From Hockessin to Delmar, Delawareans are taking home their Christmas trees

O Tannenbaum, O Tannenbaum, wie gruen sind deine Blätter.

Du grünst nicht nur zur Sommerzeit, nein auch im Winter, wenn es schneit.

O Tannenbaum, O Tannenbaum, wie treu sind deine Blätter.

Many Americans can recite this German song about the Christmas tree, even though they may not understand the words.

O Tannenbaum, written in 1824 by Ernst Anschütz to the tune of a traditional folk song, celebrates the promise of renewal by remaining green not only in summer but through the winter.

German immigrants carried this belief across the ocean, and Americans today carry on this tradition by harvesting and decorating evergreen trees in their homes.

The ritual began anew just after Thanksgiving Day as families spread out across Delmarva looking for that perfect spruce, Douglas fir or pine.

“It’s looking pretty good,” said Mike Brown, an employee at Turning Pointe Farm outside Hartly. Like most sites selling live trees, Turning Pointe opened Friday and already had sold 20 trees.

The Delaware Department of Agriculture lists 20 tree farms across the First State. Turning Pointe Farm, like 12 others on the list, are members of the Delaware Christmas Tree Growers Association, a group that promotes the growth of healthy trees.

Theresa Gonzalez, the daughter-in-law of Turning Pointe owner Roseann Conlon, said 2018 has seen a “pretty typical” growing season for the family-run business.

“We planted new trees this year like we’ve done for about 30 years,” she said. “We’re hoping for a good Christmas.”

Business has been brisk, though Turning Pointe had been open only two days, she said.

The farm offers more than one species of tree to choose.

“Everyone has their idea of an ideal tree. It really varies with the customer,” she said. “Every year, we’ve had a family come in and they buy a really huge tree, about 16 to 20 feet tall, then they load it on top of this very small car. It’s become a tradition, and we have that with a lot of repeat customers.”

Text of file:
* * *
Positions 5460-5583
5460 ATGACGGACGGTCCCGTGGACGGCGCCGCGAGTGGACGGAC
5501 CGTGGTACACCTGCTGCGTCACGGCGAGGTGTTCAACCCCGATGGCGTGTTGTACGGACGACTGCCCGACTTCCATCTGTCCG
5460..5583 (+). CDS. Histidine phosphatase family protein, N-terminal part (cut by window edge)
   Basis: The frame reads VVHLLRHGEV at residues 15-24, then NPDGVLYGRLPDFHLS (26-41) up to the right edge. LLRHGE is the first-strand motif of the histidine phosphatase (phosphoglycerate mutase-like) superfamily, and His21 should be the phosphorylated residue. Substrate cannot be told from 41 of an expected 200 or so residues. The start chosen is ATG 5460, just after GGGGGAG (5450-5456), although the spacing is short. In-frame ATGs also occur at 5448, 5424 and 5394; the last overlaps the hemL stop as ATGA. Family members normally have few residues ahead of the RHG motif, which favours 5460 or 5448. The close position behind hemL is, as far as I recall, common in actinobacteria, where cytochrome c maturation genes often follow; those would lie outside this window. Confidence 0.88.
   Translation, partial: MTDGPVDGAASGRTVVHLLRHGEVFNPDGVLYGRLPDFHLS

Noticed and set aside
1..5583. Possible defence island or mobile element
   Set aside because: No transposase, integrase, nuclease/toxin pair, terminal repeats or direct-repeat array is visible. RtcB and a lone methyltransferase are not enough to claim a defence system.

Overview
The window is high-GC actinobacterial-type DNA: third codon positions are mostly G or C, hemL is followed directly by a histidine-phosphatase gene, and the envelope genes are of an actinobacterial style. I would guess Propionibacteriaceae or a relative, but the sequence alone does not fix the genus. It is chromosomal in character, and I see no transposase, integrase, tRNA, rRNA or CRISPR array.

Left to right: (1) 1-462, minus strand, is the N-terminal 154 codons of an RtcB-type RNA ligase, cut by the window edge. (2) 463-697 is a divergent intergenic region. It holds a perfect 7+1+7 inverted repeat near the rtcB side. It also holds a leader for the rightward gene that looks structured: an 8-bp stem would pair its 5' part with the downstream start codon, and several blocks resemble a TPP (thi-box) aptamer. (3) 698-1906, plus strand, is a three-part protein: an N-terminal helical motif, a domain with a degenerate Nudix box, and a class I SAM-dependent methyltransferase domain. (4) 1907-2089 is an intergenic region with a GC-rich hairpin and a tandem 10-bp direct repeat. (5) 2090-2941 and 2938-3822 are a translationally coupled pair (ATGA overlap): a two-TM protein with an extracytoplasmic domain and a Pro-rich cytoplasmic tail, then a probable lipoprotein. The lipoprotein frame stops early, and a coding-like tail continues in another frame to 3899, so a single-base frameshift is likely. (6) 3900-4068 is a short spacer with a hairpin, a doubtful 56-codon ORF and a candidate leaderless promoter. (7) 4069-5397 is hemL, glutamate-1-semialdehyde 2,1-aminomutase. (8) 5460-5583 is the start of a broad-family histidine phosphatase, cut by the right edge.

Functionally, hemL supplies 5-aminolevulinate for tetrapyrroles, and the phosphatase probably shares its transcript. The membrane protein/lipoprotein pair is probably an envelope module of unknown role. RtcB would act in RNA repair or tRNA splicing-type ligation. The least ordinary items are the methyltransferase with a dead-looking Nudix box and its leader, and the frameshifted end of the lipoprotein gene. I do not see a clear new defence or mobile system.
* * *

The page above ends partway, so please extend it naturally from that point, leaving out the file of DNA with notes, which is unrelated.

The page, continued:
Shreppler’s Tree Farm also gets a lot of returning customers, particularly because the Magnolia-area farm has been in business since the 1960s.

Lisa Crowder of Camden was on hand as Schreppler’s opened bright and early Saturday.

“Today’s not too early to get our tree,” she said after co-owner Paul Schreppler helped her wrangle a cut-and-baled tree into the back of her SUV.

“We would have come out here [Friday], except they didn’t open until today,” Crowder said. “We’ve been coming here for 15 years if not longer.”

Co-owner Linda Schreppler noted the summer of 2018 was a good one for growing.

“It was hot, but we had rain and that doesn’t bother the trees,” she said. The work is getting proper nutrients to the growing trees and ensuring weeds and insects are kept away.

“We trim them to get the perfect shape and trim the tops, to get them as perfect as possible,” Schreppler said.

As she looked over the cars driving onto the lot, with some stopping to get a snack courtesy of the Magnolia Fire Company, Shreppler looked satisfied.

“We’re looking to have a busy season,” she said.

Upstate, at Coleman’s Christmas Tree Farm east of Middletown, customers were cutting their own trees, kids were jumping on inflatables and ice cream was a popular snack despite the cold. Saturday was the second day of their season.

Fortunately, it was not raining – yet, said co-owner Debbie Coleman.

“It’s pretty good so far,” she said, handing out a saw to an arriving customer. “When the weather stays good, that’s when we see the bulk of the people.”

The Douglas fir remains Coleman’s best seller and makes up the bulk of the stock.

Employee Lisa DeVries, who has been with Coleman’s so long she helped plant some of the trees now being harvested, loves seeing some of the same customers over and over again -- and sometimes their children return when they become parents.

“I’ve gotten to know a lot of the customers and repeat customers every year,” she said.

When not at the tree farm, DeVries works for the school district.

“I see a lot of my school kids come here, too,” she said. “It really gets you in the spirit of Christmas.”